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Piracy Prosecutions in National Courts

By Maggie Gardner

Abstract

At least for the time being, the international community must rely on national courts to prosecute modern-day pirates. The first wave of domestic piracy prosecutions suggests, however, that domestic courts have yet to achieve the necessary consistency and expertise in resolving key questions of international law in these cases. This article evaluates how courts trying modern-day pirates have addressed common questions of international law regarding the exercise of universal jurisdiction, the elements of the crime of piracy, and the principle of nullum crimen sine lege. In doing so, it evaluates five decisions issued in 2010 by courts in Kenya, the Netherlands, the Seychelles and the United States, and it proposes some clear answers to these recurrent questions of international law in domestic piracy prosecutions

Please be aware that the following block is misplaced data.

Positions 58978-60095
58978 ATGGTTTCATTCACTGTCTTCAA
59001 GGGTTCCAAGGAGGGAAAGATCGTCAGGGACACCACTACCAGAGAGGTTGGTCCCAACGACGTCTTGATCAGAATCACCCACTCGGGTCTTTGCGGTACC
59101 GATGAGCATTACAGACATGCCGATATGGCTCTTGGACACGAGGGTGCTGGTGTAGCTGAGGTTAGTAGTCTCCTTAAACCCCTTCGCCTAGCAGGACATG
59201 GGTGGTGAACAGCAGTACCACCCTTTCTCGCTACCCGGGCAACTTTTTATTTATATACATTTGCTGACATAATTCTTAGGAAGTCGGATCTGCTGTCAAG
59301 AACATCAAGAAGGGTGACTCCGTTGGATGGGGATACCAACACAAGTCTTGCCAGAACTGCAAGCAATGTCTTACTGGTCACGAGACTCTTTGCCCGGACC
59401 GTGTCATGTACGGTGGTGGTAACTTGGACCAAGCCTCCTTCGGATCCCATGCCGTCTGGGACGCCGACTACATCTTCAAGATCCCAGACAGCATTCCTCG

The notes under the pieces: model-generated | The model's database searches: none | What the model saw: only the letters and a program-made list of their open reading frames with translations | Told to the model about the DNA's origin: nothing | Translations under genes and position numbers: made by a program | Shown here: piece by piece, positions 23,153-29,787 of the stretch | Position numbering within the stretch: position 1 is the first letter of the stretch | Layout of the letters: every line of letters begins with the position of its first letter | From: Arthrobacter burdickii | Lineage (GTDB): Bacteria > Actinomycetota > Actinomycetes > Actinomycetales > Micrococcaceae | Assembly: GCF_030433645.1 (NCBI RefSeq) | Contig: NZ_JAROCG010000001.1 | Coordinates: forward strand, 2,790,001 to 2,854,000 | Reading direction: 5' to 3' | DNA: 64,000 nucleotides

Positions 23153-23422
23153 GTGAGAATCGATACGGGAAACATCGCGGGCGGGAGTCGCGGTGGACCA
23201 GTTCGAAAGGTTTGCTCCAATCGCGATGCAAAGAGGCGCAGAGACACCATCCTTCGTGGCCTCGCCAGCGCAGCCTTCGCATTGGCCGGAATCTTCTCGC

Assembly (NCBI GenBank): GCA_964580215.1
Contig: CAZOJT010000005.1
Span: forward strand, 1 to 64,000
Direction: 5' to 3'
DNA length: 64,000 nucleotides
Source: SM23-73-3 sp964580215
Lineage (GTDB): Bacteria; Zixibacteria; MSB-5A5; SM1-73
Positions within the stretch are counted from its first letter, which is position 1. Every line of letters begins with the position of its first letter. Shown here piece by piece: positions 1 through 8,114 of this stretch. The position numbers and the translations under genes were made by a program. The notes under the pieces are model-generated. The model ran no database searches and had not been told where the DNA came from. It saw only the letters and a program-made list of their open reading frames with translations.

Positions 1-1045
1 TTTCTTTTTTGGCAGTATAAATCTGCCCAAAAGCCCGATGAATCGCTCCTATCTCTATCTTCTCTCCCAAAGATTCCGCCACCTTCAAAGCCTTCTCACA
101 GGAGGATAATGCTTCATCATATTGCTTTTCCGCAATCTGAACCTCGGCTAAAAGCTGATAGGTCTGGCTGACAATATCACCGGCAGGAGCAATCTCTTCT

Topics: Piracy, Universal jurisdiction, Nullum crimen sine lege, UNCLOS, Criminal Law, International Law, Jurisdiction, Law of the Sea
Publisher: Scholarship@Cornell Law: A Digital Repository
Year: 2012
OAI identifier: oai:scholarship.law.cornell.edu:facpub-2661
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